Ask an Expert

How can I make a neighboring building owner take down scaffolding that's been up for years?

By Alanna Schubach | March 28, 2022 - 12:30PM

When a shed or scaffolding have been up for a suspiciously long time, attracting crime or other problems, there are steps you can take.



A neighboring building has had scaffolding up for at least three years for facade restoration work, but aside from maybe a day or two, there has been no work on the building. The area under the scaffolding has become a hub for drug dealers and crime. What legal steps can be taken to force the building owner to either complete the work or remove the scaffolding?


Scaffolding and sidewalk sheds are put in place to protect construction workers and pedestrians in New York City, but if they remain up long after any work is done, you can file a complaint with the city or consider legal action, our experts say.

First, note that scaffolding is a work platform that runs up the face of a building or hangs from its roof, while sidewalk sheds are structures that have roofs and sit directly on the sidewalk to protect passersby from falling debris. 

“Sidewalk sheds are a necessity in our city to protect New Yorkers from falling construction debris and buildings that have been allowed to fall into disrepair," says Ryan J. Degan, deputy press secretary at the Department of Buildings.

"We also know that sidewalk sheds can become a nuisance for the community if they are allowed to remain in place year after year, when repair work at the building has stagnated. In recent years, the department has taken significant steps to crack down on long-standing sidewalk sheds that take up valuable space on our city’s sidewalks, initiatives which have contributed to a decline of sidewalk sheds citywide.”

The DOB issues permits for sidewalk sheds, and notes that the average age of a NYC shed is 255 days and 370 sheds have been up for over a year and a half. (You can also find more data on the city's sidewalk shed tracker.) Efforts to crack down on long-standing sheds include new regulations to issue penalties to owners when work is not completed in a timely manner, as well as routine inspections of sheds.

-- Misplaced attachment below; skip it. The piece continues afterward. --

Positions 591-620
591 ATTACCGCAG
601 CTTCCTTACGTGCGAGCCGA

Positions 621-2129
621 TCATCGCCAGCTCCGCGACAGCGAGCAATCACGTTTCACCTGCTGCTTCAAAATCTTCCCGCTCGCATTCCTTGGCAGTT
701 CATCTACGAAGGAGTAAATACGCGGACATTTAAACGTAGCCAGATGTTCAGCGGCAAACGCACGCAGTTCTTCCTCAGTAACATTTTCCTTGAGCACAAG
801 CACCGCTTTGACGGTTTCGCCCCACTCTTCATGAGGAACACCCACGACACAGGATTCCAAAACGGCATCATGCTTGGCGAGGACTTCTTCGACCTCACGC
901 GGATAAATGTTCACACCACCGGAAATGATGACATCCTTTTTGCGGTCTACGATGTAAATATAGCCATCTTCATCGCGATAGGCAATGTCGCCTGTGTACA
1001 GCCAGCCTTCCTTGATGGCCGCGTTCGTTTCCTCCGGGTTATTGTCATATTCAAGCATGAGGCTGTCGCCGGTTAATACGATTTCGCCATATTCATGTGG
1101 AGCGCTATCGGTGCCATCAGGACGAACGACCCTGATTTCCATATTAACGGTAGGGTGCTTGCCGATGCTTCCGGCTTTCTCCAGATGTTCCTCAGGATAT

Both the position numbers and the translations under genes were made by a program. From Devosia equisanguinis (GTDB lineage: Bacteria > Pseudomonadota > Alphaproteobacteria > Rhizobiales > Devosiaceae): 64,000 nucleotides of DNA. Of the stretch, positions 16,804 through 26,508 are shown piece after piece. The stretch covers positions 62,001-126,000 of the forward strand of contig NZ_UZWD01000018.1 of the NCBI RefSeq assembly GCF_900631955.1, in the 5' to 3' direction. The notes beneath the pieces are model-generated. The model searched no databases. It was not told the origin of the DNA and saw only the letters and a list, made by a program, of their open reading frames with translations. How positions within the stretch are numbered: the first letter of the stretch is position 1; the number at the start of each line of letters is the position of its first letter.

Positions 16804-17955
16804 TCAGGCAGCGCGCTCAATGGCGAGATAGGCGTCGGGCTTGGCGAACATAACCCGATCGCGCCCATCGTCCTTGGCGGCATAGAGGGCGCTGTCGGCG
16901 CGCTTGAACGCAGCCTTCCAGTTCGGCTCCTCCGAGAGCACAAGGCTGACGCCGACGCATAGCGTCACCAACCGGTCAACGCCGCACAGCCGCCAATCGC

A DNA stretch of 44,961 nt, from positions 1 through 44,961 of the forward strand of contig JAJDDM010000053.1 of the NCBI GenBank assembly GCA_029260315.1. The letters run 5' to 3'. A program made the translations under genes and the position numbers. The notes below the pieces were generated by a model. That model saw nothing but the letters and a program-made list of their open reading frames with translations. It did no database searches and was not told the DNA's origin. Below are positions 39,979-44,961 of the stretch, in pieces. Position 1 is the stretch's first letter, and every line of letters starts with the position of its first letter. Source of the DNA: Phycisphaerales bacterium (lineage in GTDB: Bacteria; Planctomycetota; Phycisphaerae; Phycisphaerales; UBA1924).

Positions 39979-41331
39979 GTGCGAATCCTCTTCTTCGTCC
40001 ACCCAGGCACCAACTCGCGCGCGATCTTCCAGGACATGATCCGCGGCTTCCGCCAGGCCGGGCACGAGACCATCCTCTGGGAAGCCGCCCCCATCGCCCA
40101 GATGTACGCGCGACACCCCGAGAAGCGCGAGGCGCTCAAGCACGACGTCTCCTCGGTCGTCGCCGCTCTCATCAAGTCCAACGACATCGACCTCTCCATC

Scaffolding and sidewalk sheds have become more common sights in recent years due to Local Law 11, which requires that buildings taller than six stories have their facades inspected and repaired every five years.

"Local Law 11 requires buildings to maintain their facades, and the scaffolding is put up to protect people from getting hit by bricks or debris," says Sam Himmelstein, a lawyer who represents residential and commercial tenants and tenant associations (and FYI, a Brick sponsor). "You can't go to court and ask them to take it down." 

But when scaffolding or a shed has been up for a suspiciously long time, attracting crime or other problems, there are steps you can take.

"If the scaffolding has created unsafe or unclean conditions, a neighbor could institute a nuisance action alleging that the scaffolding, which was not in active use, was creating a nuisance," says Jeffrey Reich, a partner in the law firm of Schwartz Sladkus Reich Greenberg Atlas. "This would be a challenging claim to maintain and the neighbor would need to be able to produce affidavits regarding the nuisance conditions. A less direct route would be to register complaints with the Department of Buildings through the city’s 311 line, in the hope that the city would take some action." 

And there's strength in numbers when it comes to raising the alarm about issues like these, so it's worth discussing with your neighbors and proceeding as a group. 

"As a group, you could write letters to the landlord inquiring about what's happening and when you can expect the scaffolding to come down," Himmelstein says. "You can escalate from there by bringing an HP action to force the landlord to do the work, or getting in touch with the city. Being persistent is key." 

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